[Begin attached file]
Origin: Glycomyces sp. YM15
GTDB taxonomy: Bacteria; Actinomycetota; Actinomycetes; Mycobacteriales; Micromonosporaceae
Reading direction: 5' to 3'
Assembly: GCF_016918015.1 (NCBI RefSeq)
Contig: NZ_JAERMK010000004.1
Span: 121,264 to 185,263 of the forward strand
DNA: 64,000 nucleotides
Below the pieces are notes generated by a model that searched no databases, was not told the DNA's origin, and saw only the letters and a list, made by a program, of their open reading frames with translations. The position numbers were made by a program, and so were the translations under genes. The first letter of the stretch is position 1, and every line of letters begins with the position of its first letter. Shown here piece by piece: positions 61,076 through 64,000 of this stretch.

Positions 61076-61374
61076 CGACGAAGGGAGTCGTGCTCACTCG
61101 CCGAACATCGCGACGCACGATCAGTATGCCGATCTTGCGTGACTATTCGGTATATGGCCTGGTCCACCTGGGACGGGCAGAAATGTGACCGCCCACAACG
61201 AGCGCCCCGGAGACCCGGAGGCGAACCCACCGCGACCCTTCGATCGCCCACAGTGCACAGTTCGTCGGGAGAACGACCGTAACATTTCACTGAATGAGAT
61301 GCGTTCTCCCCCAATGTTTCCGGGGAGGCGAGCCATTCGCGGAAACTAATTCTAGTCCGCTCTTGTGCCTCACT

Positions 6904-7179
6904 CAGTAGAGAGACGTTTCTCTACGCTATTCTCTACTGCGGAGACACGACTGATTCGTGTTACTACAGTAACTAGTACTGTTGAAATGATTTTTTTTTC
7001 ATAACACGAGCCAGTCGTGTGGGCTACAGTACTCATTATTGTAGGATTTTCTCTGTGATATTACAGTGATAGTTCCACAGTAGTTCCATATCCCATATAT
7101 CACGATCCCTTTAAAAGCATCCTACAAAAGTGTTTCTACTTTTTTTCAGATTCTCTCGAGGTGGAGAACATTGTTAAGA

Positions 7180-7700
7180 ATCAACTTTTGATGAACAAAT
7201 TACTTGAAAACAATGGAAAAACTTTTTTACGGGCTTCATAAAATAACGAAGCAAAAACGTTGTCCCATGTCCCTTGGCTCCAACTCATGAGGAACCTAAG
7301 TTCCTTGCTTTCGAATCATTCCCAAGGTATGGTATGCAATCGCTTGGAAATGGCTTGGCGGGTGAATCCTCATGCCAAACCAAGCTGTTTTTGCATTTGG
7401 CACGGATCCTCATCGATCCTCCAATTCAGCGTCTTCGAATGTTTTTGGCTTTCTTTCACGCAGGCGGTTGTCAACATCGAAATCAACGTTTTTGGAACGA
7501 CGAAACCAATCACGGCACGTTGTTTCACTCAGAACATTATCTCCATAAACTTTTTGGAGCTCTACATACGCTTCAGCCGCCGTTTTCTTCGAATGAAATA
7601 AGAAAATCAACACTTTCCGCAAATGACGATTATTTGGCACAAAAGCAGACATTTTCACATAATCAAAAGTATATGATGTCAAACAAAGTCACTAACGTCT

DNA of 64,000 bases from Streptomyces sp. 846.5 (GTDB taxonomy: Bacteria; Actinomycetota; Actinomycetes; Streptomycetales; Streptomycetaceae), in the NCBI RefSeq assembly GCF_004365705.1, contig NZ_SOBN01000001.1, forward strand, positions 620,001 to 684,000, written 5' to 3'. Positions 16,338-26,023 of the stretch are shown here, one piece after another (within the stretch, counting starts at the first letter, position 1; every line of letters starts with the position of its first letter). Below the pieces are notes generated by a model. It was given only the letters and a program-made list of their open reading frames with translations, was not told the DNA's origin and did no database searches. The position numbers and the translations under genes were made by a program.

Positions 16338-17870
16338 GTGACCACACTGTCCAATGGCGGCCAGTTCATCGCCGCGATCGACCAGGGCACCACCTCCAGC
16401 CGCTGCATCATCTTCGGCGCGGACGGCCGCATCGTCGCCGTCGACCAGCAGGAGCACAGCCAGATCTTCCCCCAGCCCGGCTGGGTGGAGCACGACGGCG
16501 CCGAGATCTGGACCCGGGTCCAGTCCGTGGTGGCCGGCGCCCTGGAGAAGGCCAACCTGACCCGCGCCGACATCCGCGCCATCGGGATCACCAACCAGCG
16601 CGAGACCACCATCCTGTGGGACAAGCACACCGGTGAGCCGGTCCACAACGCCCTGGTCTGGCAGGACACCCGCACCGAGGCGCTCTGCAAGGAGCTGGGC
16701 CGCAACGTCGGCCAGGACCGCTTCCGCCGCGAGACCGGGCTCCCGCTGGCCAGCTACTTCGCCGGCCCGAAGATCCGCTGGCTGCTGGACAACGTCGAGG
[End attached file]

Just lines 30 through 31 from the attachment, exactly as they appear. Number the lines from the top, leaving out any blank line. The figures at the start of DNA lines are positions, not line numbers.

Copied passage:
16601 CGAGACCACCATCCTGTGGGACAAGCACACCGGTGAGCCGGTCCACAACGCCCTGGTCTGGCAGGACACCCGCACCGAGGCGCTCTGCAAGGAGCTGGGC
16701 CGCAACGTCGGCCAGGACCGCTTCCGCCGCGAGACCGGGCTCCCGCTGGCCAGCTACTTCGCCGGCCCGAAGATCCGCTGGCTGCTGGACAACGTCGAGG